Have you ever posted a picture of what you want and used it as a motivational tool? A “skinny” picture on the fridge or a sales goal at your desk are two good examples to stay on track and increase the likelihood you’ll achieve what you want.
Years ago, we simply put posters, ticket stubs, and photos of friends and dream vacations on bulletin boards. A vision board is similar, but less random and more intentional. The process includes choosing images that signify what we want and what we see in our mind’s eye. It is a fun and artistic activity. Some people post pictures on a poster board, some use a blank book, and some size it to fit inside a picture frame.
We have sayings such as “What you think about, you bring about” and “Achieving starts with believing.” There is a measure of truth to these adages – our involvement brings things to reality. It’s not only by sheer willpower that we achieve great things. 2 Chronicles 16:9 says God strongly supports those whose hearts are fully committed to Him. Indeed, He has given us everything we need for achieving our full potential. Once we get into action, a series of events occur within the body and work in our favor.
- Neurons fire away and produce feel-good hormones. Studies show that viewing art motivates the brain’s neural systems (yes, your vision board is art!). A thing of beauty is pleasurable, and when we view art, the body’s dopamine levels increase. The production of “happy chemicals” encourages us toward achieving goals.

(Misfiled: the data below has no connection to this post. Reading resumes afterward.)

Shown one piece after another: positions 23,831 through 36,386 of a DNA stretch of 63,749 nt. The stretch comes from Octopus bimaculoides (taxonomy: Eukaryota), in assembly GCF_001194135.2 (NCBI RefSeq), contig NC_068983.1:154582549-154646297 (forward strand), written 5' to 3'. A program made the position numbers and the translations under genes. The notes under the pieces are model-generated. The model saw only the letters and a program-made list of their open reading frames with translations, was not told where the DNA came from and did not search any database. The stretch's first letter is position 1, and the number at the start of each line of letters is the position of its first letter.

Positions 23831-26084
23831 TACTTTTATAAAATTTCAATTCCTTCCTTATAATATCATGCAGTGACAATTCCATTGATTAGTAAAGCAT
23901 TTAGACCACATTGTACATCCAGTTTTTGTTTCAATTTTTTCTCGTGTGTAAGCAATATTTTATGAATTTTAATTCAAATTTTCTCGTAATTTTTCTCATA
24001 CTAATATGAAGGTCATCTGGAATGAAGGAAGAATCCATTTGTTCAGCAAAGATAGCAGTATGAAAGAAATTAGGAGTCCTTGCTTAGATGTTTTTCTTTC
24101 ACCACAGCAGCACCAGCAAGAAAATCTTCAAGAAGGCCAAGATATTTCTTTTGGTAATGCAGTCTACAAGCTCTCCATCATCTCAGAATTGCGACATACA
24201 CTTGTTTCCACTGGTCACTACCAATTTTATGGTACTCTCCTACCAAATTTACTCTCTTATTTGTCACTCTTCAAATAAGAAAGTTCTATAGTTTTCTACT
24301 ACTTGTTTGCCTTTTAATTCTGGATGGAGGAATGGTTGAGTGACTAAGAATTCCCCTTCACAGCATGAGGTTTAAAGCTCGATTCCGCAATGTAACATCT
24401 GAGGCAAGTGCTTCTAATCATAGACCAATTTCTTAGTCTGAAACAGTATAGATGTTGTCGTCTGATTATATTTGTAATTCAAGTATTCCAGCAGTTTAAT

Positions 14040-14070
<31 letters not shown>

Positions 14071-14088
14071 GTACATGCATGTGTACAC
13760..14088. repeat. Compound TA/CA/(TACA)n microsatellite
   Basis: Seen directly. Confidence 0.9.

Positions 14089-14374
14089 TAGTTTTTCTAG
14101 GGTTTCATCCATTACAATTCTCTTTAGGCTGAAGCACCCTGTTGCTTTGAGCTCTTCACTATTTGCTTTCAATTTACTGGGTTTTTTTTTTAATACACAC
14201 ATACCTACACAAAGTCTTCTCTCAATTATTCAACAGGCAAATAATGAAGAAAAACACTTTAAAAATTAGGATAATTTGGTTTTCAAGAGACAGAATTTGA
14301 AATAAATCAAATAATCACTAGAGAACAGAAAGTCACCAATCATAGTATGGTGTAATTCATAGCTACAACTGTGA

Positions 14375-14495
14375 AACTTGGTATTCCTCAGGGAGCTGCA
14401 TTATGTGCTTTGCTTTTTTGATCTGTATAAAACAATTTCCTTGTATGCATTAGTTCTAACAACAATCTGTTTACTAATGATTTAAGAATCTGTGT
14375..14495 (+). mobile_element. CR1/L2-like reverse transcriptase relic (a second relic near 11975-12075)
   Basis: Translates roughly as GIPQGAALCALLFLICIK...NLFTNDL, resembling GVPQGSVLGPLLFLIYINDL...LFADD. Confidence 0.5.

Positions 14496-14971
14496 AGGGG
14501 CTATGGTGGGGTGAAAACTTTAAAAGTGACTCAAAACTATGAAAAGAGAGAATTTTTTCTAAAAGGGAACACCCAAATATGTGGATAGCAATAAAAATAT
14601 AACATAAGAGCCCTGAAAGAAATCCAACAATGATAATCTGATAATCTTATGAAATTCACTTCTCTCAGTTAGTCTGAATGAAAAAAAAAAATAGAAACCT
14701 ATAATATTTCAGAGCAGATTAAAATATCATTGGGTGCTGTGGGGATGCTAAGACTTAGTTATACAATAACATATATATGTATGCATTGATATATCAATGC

- Clarity comes upon us. In addition to simply feeling happy, the actual process of creating a vision board helps us sort out and clarify our thoughts. Cognitive dissonance gives way to consonance, or clarity of thought. When we feel clarity, another dose of hormones courses through the body and we feel good.
- Cognitive bias works in our favor. The brain is cleverly looking out for us, its primary function is to keep us safe. This includes matching our outer world with our inner thoughts, emotions, and beliefs. When we mount pictures of our heart’s desire, it engages the brain to seek these things out for us. When we step out in faith to do something new, cognitive bias is the reason it seems the world rises up to meet us.
- Wash, rinse, repeat upward positivity cycle. When we take small steps toward our goal, happy chemicals are released. We are encouraged and continue onward. When we break large tasks into smaller ones and make progress, those positive hormones fire. When we celebrate small victories, it triggers more dopamine as well as endorphins that make us feel invincible.
- Mental preparation leads to achievement. The brain creates memories from repetition. Like wearing a groove, achieving previously difficult things eventually becomes natural. When we repeatedly visualize events such as closing a sale or giving a presentation, we essentially hard-wire the brain to experience successful results. Creating and regularly viewing a vision board helps lock in potential achievements.
It bears considering who gets the praise for realized dreams. Ultimately, it is God, the Giver of all good things, who deserves the glory! He has written eternity on our hearts (Ecclesiastes 3:11) and we aspire to please Him (2 Corinthians 5:9). We act on that motivation, the Holy Spirit supports us in the work, and God gets the glory. What an inspired and inspiring way to live!
To read more on the topic of developing vision, considering your vision in light of Scripture, vision boards and their use, and living by vision as a purpose-driven person, click here to order your copy of Vision: The Blueprint for Life Building today.